When a building is magnificent, unusual and has a
storied past, it’s
deemed a landmark.
There are individuals who are similarly noteworthy and
Ward Morehouse III, arguably one of the most fascinating
people on the planet, comes to mind. The scion of a
theatrical and newspaper dynasty, his own
accomplishments, so varied in scope, are not as widely
recognized as they should be.
Ward, son of
legendary New York Sun theater critic Ward Morehouse II,
whose column Broadway After Dark was a fixture for
decades, is also grandson of movie stars who flourished
back when the filming was done in Ithaca, NY, pre-WWI.
Ward has written numerous books, is an ace reporter,
authority on hotels.
He worked for 10 years at The Christian Science Monitor
another 10 at the New York Post where he regularly had
stories and was, for five years, the Broadway columnist.
He’s now the drama critic for Black Tie magazine. He is
also a playwright as was his father, whose “gentleman
producer” friend, Vinton Freedley, was Ward’s godfather.
Ward explains his special affinity for “Citizen Kane”
his father wrote a play, “Gentlemen of the Press,” the
movie version of which starred Kay Francis, and his
maternal grandfather was the editor of The Ithaca
A play of Ward’s, “The Actors” was praised by no less
than Frank Rich and ran for nine months off-Broadway.
“My Four Mothers”? No, not about growing up in a Muslim
household! It’s Ward’s play about his father’s wives,
serially, all lovely talented ladies including
theater-producer Jean Dalrymple whose presence at New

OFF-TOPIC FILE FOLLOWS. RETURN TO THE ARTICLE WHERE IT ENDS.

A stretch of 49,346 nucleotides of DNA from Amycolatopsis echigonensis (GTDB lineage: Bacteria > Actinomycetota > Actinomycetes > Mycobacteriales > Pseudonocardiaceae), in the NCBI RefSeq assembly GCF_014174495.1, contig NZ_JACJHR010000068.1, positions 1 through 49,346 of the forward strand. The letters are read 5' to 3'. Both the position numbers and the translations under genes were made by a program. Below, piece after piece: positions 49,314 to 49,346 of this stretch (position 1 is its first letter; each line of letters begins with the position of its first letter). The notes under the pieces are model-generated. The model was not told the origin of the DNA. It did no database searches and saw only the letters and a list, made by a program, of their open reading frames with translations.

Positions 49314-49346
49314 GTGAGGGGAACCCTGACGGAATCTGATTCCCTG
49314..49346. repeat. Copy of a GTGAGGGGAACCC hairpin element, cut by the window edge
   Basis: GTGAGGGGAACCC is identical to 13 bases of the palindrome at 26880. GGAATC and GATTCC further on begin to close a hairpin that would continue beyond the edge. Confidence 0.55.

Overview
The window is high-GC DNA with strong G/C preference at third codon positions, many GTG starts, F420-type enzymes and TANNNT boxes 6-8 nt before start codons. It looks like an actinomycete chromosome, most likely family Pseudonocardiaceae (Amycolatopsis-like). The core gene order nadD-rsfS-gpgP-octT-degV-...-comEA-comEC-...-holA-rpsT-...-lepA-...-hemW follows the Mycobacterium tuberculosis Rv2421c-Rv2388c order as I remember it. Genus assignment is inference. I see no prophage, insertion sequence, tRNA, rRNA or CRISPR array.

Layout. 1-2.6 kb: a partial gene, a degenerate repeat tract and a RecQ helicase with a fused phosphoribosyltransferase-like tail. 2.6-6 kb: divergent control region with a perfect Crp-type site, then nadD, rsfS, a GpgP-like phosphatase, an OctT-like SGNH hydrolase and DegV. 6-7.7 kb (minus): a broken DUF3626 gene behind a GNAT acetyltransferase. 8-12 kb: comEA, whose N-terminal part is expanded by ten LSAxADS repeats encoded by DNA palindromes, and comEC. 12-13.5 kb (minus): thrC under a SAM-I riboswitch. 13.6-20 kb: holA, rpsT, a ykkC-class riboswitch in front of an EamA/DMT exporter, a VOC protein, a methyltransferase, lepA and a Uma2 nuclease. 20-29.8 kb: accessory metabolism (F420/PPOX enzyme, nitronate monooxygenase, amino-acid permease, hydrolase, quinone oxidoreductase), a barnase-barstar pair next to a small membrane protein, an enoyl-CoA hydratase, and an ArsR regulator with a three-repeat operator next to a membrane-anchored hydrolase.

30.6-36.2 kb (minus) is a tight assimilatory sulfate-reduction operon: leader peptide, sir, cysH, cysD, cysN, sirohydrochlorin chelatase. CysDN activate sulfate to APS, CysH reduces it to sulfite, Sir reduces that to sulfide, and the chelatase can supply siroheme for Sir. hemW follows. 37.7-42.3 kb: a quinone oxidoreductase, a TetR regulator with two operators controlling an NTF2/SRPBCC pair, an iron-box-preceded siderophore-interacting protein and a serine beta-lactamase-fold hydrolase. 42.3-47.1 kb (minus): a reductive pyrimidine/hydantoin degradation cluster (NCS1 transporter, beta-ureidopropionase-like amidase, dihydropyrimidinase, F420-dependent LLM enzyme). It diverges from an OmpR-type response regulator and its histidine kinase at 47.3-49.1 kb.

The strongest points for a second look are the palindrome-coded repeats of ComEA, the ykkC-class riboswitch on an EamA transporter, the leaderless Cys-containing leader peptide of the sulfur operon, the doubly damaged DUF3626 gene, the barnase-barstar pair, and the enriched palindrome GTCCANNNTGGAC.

York City Center was long-term and formidable, and
theater writer (Playbill) Rebecca Morehouse.
insatiable curiosity, Ward became an intrepid explorer
living for a time with a tribe of Indians in a remote
region of the
upper Amazon. Ward, at this moment, is on one of the
Thousand Islands he owns. The tale of Ward’s acquiring
the island involves his mother, beautiful actress and
co-publisher of “New York Theatre Critics' Reviews” and
“Theatre Information Bulletin” Joan Marlowe, her friend
Irene Purcell, the latter’s lover and a boat called
“Show Girl.” Ward garnered background for his play
“Gangplank” from these events.
Ward’s books on hotels – Life at the Top: Inside New
Hotels; Inside the Plaza, a new edition of which will be
January; The Waldorf-Astoria, London’s Grand Hotels, a
edition is due in several months; a forthcoming
biography about his
father, The Bear Who Lived at the Plaza, (really!) and
one in progress on the grand hotels of Paris -- are a
natural consequence of his having been brought up in
hotels, and only the finest!
Ward has been the Checking In columnist for TravelSmart
Newsletter for four years. As such he's written about
hotels from The Fairmont in San Francisco to La Fonda in
Santa Fe to The Greenbrier in White Sulfur Springs, WV.
So addicted to hotel living was his father that it was
epitaph on his tombstone should read, “Room Service
Please.” But Ward III is not only enjoying room service
in the here and now, he’s sharing the experience with
those who enjoy luxurious living, including both active
and armchair travelers.